Colorado is not the deep south. But there were lynchings here, including that of a 16-year-old African American boy, Preston Porter, Jr., on November 16, 1900.
Back then, onlookers came from all over to watch the gruesome murder. More than a century later, people will gather to honor Porter's life by collecting soil from the spot where he died to be used at a national memorial in Alabama.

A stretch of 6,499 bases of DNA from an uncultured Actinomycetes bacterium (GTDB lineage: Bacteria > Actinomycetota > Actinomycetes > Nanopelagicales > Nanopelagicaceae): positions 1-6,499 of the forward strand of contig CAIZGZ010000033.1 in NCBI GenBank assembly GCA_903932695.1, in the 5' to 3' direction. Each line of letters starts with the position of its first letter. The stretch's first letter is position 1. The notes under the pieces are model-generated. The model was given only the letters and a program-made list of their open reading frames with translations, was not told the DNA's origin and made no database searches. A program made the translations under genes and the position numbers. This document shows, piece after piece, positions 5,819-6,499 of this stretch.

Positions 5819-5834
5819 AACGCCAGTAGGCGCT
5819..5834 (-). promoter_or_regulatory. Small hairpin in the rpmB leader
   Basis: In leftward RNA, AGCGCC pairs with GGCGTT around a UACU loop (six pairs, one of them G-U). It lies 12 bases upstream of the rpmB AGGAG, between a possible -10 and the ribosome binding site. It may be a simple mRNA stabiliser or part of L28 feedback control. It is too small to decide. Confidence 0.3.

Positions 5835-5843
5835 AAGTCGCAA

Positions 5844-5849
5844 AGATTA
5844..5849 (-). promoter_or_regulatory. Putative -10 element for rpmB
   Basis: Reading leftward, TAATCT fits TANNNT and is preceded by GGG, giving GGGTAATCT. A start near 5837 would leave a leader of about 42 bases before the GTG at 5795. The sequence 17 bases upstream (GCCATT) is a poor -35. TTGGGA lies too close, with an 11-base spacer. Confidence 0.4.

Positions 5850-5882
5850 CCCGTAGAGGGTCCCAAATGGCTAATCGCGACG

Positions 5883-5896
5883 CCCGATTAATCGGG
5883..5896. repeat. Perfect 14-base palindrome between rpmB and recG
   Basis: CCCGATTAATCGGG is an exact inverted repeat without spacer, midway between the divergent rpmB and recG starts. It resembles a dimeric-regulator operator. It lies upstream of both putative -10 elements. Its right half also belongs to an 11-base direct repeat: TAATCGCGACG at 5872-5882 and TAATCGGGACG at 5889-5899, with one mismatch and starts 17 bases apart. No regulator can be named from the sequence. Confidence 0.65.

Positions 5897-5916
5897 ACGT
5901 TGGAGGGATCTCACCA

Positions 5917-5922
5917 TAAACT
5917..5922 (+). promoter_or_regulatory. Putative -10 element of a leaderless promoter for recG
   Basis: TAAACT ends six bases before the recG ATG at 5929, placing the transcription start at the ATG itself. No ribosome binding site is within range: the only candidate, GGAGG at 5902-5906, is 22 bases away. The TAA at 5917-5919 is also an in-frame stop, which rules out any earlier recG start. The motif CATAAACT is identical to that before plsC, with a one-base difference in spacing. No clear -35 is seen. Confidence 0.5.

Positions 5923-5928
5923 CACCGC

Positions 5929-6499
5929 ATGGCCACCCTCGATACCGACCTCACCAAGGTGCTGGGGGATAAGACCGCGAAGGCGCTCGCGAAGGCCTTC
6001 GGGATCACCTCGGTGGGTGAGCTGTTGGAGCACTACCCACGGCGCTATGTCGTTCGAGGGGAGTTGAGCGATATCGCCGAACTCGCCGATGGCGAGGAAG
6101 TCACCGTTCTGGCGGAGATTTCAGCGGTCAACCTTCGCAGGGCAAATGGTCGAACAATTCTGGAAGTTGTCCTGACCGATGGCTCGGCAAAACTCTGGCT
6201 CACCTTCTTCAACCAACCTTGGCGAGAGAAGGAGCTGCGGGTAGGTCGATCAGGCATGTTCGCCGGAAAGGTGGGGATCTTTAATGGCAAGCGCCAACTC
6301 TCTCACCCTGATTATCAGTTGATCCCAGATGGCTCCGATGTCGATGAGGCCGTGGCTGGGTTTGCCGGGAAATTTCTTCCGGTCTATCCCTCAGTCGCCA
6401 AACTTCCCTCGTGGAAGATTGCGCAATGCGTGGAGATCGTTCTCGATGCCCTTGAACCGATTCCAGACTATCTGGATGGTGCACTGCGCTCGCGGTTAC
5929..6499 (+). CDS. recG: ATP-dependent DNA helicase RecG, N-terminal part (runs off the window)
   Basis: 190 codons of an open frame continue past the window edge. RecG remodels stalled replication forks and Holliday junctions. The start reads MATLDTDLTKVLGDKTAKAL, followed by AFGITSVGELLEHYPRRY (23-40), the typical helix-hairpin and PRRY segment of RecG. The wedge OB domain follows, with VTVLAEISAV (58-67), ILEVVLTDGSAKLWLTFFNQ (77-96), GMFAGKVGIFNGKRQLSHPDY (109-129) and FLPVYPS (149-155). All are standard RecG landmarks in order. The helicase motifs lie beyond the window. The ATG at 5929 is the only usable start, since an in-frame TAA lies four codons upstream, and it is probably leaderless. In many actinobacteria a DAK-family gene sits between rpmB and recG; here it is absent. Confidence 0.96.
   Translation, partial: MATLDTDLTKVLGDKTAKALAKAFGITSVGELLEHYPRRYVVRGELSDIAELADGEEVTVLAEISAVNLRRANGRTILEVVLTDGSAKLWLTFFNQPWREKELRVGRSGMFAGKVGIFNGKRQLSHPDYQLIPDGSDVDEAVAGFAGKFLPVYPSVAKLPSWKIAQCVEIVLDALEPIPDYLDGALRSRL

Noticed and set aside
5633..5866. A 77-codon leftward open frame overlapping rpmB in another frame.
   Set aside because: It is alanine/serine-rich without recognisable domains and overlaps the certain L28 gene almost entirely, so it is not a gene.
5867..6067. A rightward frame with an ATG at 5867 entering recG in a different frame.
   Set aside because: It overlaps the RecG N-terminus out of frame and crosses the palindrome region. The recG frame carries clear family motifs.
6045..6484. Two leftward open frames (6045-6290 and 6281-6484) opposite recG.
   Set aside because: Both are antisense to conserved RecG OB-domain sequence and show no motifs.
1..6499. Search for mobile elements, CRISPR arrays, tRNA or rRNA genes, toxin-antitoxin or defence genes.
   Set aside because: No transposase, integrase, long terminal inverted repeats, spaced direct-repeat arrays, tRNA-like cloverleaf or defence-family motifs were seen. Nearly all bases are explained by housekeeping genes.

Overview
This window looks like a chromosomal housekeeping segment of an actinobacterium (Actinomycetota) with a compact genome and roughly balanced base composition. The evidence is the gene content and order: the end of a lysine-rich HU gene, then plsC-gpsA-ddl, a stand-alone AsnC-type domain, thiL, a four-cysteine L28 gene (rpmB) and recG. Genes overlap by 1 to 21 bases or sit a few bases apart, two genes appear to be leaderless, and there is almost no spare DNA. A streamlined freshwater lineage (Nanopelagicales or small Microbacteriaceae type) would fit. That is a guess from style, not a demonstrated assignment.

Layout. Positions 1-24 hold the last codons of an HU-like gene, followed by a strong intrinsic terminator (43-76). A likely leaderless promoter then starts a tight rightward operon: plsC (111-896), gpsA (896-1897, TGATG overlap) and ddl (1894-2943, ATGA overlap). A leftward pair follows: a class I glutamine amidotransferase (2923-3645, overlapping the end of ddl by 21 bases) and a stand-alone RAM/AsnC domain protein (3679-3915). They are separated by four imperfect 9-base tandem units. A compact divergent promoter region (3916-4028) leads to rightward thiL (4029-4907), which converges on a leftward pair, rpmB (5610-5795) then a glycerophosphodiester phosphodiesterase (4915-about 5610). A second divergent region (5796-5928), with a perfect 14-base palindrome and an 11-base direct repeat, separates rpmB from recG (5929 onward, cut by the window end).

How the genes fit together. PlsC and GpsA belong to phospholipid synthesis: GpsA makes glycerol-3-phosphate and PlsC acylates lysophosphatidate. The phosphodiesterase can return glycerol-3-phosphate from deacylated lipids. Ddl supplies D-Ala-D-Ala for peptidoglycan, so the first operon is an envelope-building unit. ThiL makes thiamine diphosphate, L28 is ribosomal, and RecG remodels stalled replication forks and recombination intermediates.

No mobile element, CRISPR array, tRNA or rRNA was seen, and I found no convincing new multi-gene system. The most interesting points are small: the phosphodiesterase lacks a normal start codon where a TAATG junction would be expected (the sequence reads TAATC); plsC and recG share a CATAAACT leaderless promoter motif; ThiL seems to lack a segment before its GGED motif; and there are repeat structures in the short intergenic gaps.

Westword writer Alan Prendergast has researched Porter's death, and the broader dark history of lynching in Colorado. Prendergast talked to Colorado Matters about the meaning behind soil ceremonies, and why it's important to remember terrible events of racial violence.